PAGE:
...The legal threat is a new wave of apparent political pressure that has hit the Bangkok Post over the past few years. The paper is largely owned by the Central Group, which had a showdown with the Transport Ministry over a land-lease contract for its Lat Phrao shopping complex in 2002. The contract extension remains a contentious issue to this day.
Also in 2002, the Central Group fought off a takeover bid by a group of shareholders led by a business figure, a bitter battle that many Bangkok Post reporters thought stemmed from attempted political interference.
Early last year, Bangkok Post reporters decried the murky transfer of its editor Veera Prateep-chaikul, who was known to have been under pressure from the management following news reports critical of the prime minister...

A tale of two newspapers: Airport cracks and the 'fabricated news report' - August 11, 2005
Someone at the Post must have really gotten into trouble for their August 9 report, 'US experts insist runways cracked' (Bangkok Post, August 9, 2005): ...A team of US aviation experts is insisting that both runways at Suvarnabhumi airport need reconstruction as there are severe cracks that are large enough to sink the nose wheel of an aircraft, according to an aviation source... (The article has already been removed from the Post website)

TNA responds with this oddly entitled article:
Government spokesman to be responsible for misinformation to media - TNA, August 10, 2005
...For instance, Mr Thaksin said, the fabricated news report in an English-language newspaper that a US engineer had quietly checked the cracked runways had damaged Thailand's reputation in the eyes of the world community that some persons might not visit Thailand because of their concern about such report...

The next day the Post is apologizing for its story on the airport cracks while The Nation keeps the heat on.
Correction - Bangkok Post, August 10, 2005
A press tour of the West Runway of Suvarnabhumi airport yesterday found no cracks in the middle of the runway as earlier reported by the Bangkok Post. There were small cracks on the shoulders near the touch-down points.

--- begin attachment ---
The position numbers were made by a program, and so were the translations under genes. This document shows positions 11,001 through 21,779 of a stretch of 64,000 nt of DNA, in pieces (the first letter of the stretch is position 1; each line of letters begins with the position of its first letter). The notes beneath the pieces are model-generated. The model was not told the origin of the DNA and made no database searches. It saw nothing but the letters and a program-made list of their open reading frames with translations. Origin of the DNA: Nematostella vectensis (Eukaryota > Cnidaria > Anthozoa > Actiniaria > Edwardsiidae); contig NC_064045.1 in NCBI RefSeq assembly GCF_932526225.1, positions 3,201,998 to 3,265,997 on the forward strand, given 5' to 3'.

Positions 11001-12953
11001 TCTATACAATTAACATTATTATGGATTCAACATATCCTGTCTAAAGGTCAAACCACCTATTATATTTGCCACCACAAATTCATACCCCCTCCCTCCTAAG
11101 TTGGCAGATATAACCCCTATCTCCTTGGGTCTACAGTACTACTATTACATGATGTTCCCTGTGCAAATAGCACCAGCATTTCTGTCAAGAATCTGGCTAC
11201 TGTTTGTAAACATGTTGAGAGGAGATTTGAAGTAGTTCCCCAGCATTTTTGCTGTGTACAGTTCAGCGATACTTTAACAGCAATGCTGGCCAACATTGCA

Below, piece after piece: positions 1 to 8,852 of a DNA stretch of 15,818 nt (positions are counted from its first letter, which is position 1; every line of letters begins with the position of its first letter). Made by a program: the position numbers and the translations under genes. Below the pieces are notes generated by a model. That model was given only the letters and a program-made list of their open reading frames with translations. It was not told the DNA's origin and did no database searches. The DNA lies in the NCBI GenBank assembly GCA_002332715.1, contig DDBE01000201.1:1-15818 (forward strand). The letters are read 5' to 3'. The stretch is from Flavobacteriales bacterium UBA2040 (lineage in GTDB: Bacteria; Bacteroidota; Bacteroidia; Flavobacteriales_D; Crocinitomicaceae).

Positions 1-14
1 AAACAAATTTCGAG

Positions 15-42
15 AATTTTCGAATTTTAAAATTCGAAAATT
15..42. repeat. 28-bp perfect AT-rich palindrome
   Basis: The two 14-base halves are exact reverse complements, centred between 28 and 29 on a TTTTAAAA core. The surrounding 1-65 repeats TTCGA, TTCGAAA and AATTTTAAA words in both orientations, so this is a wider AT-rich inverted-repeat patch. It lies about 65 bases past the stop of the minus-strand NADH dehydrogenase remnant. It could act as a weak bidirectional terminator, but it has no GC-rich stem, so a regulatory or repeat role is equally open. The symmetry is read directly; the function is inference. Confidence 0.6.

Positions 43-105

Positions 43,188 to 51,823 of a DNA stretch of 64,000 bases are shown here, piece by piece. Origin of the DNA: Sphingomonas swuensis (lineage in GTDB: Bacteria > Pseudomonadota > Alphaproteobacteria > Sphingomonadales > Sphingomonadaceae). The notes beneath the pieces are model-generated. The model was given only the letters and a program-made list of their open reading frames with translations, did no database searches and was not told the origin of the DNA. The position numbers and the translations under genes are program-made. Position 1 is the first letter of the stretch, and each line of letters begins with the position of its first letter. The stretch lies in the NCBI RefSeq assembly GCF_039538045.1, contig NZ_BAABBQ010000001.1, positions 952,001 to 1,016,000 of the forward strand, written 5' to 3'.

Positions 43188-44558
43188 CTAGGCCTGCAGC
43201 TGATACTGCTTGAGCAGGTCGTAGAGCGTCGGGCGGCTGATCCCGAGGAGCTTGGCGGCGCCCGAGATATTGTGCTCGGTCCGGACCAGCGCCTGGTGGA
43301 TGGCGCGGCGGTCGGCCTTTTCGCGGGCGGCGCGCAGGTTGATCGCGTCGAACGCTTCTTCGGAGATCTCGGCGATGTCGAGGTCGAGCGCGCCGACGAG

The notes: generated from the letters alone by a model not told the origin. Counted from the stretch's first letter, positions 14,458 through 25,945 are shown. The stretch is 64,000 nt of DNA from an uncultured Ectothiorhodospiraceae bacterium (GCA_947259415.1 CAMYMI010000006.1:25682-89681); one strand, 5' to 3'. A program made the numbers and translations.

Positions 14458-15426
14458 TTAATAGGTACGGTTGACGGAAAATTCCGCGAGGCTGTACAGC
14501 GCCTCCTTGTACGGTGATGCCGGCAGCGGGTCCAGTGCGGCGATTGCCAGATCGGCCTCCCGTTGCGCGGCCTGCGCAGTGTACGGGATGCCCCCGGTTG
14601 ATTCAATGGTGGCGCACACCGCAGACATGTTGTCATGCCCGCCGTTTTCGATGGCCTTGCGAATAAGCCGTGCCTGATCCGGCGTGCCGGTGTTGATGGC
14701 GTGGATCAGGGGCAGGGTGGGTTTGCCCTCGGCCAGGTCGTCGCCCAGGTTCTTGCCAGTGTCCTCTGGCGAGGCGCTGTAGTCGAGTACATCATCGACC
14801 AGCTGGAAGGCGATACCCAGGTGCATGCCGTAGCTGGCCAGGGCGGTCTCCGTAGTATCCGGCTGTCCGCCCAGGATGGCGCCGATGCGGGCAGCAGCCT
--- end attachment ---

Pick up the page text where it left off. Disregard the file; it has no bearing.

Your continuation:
These may have been mistaken by the source for serious cracks on the main runway.
The Bangkok Post apologises for any inconvenience this report may have caused to all parties concerned.


Authorities deny big runway cracks - Bangkok Post, August 10, 2005
...At Government House yesterday, Transport Minister Pongsak Raktapongpaisal confirmed that there were only cracks on runway shoulders that engineers had made to fill with asphalt to prevent cracks in the concrete runway surface when adjoining new taxi-ways are built in the future.
The transport minister also quoted Prime Minister Thaksin Shinawatra as denying in the cabinet meeting yesterday that he had invited a team of US experts to examine any cracks on the runways of the new airport.
The report about serious cracks was untrue and New Bangkok International Airport Co (NBIA) would check where the report came from, Mr Pongsak said.
"Rumours are released to make foreigners lose confidence in our airport. As our airport is close to completion, rumours are released to delay the airport,'' said the minister...

HOT ISSUE: Airport wrinkles grow - The Nation, August 10, 2005
...Prime Minister Thaksin Shinawatra, Deputy Prime Minister Suriya Jungrungreangkit and Deputy Transport Minister General Chaiyanan Charoensiri tried to convince the public that the cracks on the runway shoulders are not accidental but connection points to accommodate expansion. But the runways allegedly have other serious cracks - ones which reporters haven't seen - and they could force reconstruction of the two runways...

STREET WISE: Runway crack sprouts worries - The Nation, August 10, 2005
...This is what Transport Minister Pongsak Ruktapongpisal said he has concerns about. In an interview yesterday, he said the ministry was trying to find the person who ran his mouth off about the crack.
He also squawked that the culprit must have wanted to delay the airport's construction, which would not a patriotic act at all.
It all sounded rather strange, though. Why does Pongsak need to identify the person? Wouldn't it be more useful if he could convince the public that the crack was intentional and was part of preparatory work for a third runway?...